It was right there, at the entrance to the garage, that she first distinguished herself from the pack. Up until then she just blended into the unit; one of seven.
But that day I got my first glimpse of her distinct personality. She was doing something out there in the backyard, just inside the open door of the detached garage. It seemed odd for her to be out there in the dusk and the cold.
So I left my vantage point at the kitchen window and tiptoed outside to see what she was up to. She shooed me away at first, but I was insistent.
“What are you doing?”
She finally shifted her body to reveal a stray cat. She was out there feeding it, she had been secretly sneaking it food and giving it shelter.
I found out that day that she had a heart for animals. For strays. And I loved her. My love and my high regard for her were forever cemented in that moment. Even through the teen years when I was terrified to go into her bedroom in the morning to retrieve my sweater – which she had worn without asking – for fear of waking her up and enduring her wrath.
Her wrath didn’t matter. It was scary, but it didn’t matter, because underneath it was the kindhearted soul who snuck food to a stray.
A big bully was chasing me across the playground one recess when I was in the fourth grade. Laura – who was in sixth grade – saw what was happening and grabbed him. In one awesome move she picked him up by his collar and pressed him against the brick school wall. Told him to leave me alone or else.
Whoa! Was she strong! And she had my back. No one had ever had my back before. It felt good to feel protected. I’ll never forget it.
Nor will I forget that time in high school. Laura was already graduated and working in a doctor’s office. I had had a severe sore throat for days – couldn’t even swallow my saliva because it was too painful. My mom wouldn’t take me to the doctor so Laura drove me over to the office where she worked and got me a strep test and a prescription for an antibiotic. I remember laying down in the backyard when we got home – to feel the warmth of the sun on my face – fell asleep and got a nasty sunburn.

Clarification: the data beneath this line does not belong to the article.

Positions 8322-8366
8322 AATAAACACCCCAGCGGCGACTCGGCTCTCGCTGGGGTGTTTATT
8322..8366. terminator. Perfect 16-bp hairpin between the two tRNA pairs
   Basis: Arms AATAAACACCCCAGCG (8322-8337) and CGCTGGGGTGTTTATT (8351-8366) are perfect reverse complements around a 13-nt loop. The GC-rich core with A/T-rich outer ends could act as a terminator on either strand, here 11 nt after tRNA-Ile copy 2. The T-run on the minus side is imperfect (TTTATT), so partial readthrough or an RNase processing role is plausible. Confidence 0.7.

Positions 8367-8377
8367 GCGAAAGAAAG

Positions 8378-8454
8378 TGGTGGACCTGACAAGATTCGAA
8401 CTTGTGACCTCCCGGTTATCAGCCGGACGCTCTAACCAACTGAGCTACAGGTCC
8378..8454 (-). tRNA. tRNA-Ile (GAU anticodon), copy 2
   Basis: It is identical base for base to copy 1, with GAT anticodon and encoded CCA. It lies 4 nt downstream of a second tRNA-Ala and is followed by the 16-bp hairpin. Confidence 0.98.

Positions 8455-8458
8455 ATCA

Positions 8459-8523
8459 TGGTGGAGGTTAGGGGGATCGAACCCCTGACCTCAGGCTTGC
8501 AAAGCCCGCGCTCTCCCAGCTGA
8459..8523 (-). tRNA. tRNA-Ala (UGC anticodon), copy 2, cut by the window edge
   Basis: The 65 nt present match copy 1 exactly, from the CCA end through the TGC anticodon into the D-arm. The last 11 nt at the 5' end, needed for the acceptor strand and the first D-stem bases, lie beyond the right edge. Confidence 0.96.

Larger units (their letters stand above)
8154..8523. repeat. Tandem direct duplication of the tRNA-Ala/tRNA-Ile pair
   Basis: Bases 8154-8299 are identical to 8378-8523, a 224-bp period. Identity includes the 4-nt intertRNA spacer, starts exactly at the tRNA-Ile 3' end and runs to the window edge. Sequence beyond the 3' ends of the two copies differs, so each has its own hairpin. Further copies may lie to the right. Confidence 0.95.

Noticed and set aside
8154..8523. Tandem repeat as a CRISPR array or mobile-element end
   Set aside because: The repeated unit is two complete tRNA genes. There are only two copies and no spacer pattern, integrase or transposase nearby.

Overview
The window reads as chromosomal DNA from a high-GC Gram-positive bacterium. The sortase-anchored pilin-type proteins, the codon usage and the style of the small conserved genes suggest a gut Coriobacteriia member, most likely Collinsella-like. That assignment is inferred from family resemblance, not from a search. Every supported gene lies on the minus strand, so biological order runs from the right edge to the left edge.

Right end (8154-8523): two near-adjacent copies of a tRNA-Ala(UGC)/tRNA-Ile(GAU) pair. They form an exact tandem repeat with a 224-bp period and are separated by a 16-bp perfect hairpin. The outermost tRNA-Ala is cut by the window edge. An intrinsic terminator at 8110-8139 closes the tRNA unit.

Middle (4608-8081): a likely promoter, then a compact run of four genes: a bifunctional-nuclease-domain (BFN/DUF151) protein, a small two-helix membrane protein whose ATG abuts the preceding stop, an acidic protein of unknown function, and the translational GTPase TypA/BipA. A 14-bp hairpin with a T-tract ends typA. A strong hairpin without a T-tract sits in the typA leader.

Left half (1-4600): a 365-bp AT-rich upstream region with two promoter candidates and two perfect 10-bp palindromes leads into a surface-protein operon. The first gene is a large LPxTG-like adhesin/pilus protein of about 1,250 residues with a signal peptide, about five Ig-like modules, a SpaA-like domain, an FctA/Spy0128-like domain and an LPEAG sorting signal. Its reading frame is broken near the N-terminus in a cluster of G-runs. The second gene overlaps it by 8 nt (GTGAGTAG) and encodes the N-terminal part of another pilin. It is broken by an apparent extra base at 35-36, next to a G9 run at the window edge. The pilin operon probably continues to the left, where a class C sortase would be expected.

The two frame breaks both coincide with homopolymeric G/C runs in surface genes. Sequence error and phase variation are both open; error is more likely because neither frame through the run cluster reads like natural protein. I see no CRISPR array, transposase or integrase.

Laura’s heart was big and protective and nurturing.
She and her husband bought some land in Harbor Springs. They were going to retire there. The hub and I talked about moving up there, too. Laura and I dreamed of rescuing dogs and building greenhouses and sharing crops.
But now Laura is dying, and her daughter, M, is writing her eulogy. M has plenty to say about her mom being a great mom, but Laura wasn’t just a mom. So M asked the aunts to share some memories. And that’s what I sat down to do this morning.
I spent most of the day yesterday going through old albums – scanning, cropping and enhancing photos. The youngest of us sisters is putting together a slide show for the funeral. We are all busy, in various ways, putting it together now, while Laura is busy dying. It seems strange and awful, in a way, to plan her funeral while she is still alive, but it is good to be busy and we want her funeral to be awesome. We want it to do her justice – if that were possible.
As I was scanning and cropping, I noticed that I wasn’t smiling in any of the photos taken when we were children – except in two. One in which Laura had her arms around my neck, and this one – with her hands on my shoulders. I must have felt protected.
I looked up to her and loved her so much. The pretty, popular, brave, kindhearted, sometimes scary cheerleader.
Number 3 of 7.
I hate cancer.